- POSTED: 23 Feb 2014 10:00
Rickie Fowler withstood a back-nine charge by Jim Furyk to beat his fellow American 1 up in a nail-biting finale Saturday and book a WGC Match Play Championship semi-final with Jason Day.
MARANA, United States: Rickie Fowler withstood a back-nine charge by Jim Furyk to beat his fellow American 1 up in a nail-biting finale Saturday and book a WGC Match Play Championship semi-final with Jason Day.
Furyk, 3 down through 12 holes, won four straight to take a 1-up lead through 16. But Fowler held his nerve to win the last two holes for the narrow victory.
Australia's Day, who finished third in the elite 64-man event last year, defeated South Africa's Louis Oosthuizen 2 and 1.
In Sunday's other semi-final in the Arizona desert, South African veteran Ernie Els will take on France's Victor Dubuisson for a place in the Sunday afternoon championship match in the $9 million event.
Els notched the most emphatic victory of the day, subduing rising US star Jordan Spieth 4 and 2. Dubuisson edged Northern Ireland's Graeme McDowell 1 up.
Els opened with two birdies in the first three holes and never trailed against Spieth.
"I'm just fortunate to be here, and hopefully it goes good tomorrow," said Els, who is in the semi-finals for the first time since 2001. "I still feel I've got a really good one in me."
Furyk dug himself out of a hole against Fowler with birdie wins at 13, 14, and 15 to square the match.
He took the lead when Fowler bogeyed 16, but Furyk missed the green at 17 and ended up with a two-putt bogey that leveled the match.
At 18, Furyk's approach rolled back off the false front of the green, and his first attempt to chip on ended with the ball crawling back toward his feet.
Fowler, safely on the green, placed his first putt to within three feet to set up the win.
"Jim started to come on pretty hard there," Fowler said. "I knew he was going to put something up when he was 3 down. I just had to stay patient. I didn't have too many bad swings. I forced him to make some birdies."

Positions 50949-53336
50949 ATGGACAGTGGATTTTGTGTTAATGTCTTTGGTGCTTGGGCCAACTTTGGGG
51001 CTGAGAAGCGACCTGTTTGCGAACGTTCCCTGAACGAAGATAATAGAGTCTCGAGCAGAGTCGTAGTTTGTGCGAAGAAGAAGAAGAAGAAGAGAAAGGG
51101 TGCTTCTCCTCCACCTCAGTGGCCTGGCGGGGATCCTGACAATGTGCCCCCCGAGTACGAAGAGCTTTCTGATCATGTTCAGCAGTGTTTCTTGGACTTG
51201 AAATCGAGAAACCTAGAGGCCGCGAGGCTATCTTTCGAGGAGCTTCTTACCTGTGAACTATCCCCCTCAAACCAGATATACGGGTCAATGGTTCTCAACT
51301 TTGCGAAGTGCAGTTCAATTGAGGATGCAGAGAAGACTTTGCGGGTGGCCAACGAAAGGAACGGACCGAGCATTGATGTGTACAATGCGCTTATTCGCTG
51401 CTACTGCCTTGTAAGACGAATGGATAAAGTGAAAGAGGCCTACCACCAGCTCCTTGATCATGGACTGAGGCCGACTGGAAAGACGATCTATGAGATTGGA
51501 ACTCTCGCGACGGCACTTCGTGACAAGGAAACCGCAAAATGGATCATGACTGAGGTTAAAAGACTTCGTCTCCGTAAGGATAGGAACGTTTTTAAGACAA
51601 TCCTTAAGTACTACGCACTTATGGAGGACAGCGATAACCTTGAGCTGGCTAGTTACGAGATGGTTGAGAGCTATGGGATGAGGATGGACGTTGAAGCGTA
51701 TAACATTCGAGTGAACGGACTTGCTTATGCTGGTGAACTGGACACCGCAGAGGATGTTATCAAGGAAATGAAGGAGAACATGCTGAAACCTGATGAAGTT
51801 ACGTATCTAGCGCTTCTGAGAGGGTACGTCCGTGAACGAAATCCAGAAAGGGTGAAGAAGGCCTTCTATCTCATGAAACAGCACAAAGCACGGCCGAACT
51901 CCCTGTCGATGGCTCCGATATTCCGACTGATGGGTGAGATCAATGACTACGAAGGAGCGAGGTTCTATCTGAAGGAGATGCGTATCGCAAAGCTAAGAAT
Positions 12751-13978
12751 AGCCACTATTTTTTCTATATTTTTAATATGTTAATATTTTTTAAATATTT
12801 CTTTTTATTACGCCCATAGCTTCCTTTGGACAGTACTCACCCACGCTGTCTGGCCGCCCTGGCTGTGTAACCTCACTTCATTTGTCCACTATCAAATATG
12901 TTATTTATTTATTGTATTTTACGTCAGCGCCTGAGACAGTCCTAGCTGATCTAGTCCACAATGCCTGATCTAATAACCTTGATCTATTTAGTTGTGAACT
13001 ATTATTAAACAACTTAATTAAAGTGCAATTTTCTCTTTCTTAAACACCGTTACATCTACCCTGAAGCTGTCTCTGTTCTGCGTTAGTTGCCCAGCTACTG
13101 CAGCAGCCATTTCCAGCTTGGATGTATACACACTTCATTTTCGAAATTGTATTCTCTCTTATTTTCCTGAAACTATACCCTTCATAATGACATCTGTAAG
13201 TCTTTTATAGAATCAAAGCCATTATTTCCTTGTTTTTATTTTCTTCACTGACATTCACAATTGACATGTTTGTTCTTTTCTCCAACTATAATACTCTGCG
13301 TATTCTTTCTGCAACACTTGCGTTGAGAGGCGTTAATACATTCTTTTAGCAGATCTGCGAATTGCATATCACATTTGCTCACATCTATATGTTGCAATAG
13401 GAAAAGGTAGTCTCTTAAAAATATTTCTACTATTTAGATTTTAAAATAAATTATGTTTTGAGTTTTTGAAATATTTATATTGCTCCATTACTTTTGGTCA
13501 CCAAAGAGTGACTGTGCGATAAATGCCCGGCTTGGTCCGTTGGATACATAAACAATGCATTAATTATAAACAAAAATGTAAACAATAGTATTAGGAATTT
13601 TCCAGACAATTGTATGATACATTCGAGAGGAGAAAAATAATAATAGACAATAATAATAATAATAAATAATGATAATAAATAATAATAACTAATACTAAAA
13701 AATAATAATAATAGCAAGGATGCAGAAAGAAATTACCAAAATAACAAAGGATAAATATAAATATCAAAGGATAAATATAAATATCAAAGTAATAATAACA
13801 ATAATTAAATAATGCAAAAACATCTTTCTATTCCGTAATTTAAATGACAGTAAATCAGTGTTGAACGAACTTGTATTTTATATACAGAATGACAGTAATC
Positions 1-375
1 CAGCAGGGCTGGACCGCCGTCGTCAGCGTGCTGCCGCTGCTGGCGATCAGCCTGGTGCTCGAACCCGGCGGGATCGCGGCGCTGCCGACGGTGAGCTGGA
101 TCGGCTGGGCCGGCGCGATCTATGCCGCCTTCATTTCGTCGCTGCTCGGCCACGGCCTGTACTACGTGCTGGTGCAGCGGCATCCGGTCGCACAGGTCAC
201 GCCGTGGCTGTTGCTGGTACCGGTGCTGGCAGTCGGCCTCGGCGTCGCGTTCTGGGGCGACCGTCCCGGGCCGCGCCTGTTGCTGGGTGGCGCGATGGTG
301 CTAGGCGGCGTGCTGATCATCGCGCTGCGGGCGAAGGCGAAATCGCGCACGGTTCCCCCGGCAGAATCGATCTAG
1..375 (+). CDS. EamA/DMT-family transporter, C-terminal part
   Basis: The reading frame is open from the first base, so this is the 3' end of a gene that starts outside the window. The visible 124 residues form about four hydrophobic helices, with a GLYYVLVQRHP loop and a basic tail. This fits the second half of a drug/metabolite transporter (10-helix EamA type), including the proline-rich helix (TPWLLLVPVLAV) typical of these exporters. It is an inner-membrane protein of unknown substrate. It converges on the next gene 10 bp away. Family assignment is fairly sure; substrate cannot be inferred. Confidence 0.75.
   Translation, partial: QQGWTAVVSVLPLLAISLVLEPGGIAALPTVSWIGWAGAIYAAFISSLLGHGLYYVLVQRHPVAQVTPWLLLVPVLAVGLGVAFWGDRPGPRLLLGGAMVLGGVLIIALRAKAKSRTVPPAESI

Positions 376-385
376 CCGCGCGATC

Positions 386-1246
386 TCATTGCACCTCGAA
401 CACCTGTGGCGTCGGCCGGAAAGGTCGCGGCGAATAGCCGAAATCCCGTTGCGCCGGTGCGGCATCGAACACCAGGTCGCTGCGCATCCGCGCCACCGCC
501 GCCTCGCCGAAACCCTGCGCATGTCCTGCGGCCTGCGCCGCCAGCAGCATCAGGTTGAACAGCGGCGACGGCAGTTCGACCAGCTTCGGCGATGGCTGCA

After surrendering the first hole, Oosthuizen won the next two for a 1-up lead, but Day won the next two to take a lead he wouldn't relinquish.
A six-foot putt at the ninth gave Day a 2-up lead and he took a three-hole lead when Oosthuizen conceded the 11th after finding a fairway bunker and taking four shots to reach the green.
Oosthuizen trimmed the deficit at the par-five 13th, but Day held on against the South African, who was struggling with a sore back that saw him receiving treatment from his physio after hitting his tee shot at the 13th.
Day was up by two heading to 17. The Aussie missed the green, but after Oosthuizen was unable to convert from long range, Day's five-footer was enough for the win.
"We both played well today," said Day, adding that he knew Oosthuizen was hurting but that it didn't seem to affect the South African's play much. "I'm just glad to get it in the house."
Dubuisson, ranked 30th in the world and playing his first World Golf Championships event, rallied after McDowell took an early lead, using birdies at four, seven and nine to take a 1 up edge into the back nine. McDowell twice squared the match from there, but McDowell's bogey at the par-three 16th gave the Frenchman a 1 up advantage.
Dubuisson looked to be in trouble when his approach at 18 also caught the front of the green and rolled down into the collection area, but he chipped to within two feet and McDowell couldn't make his 24-foot putt to extend the match.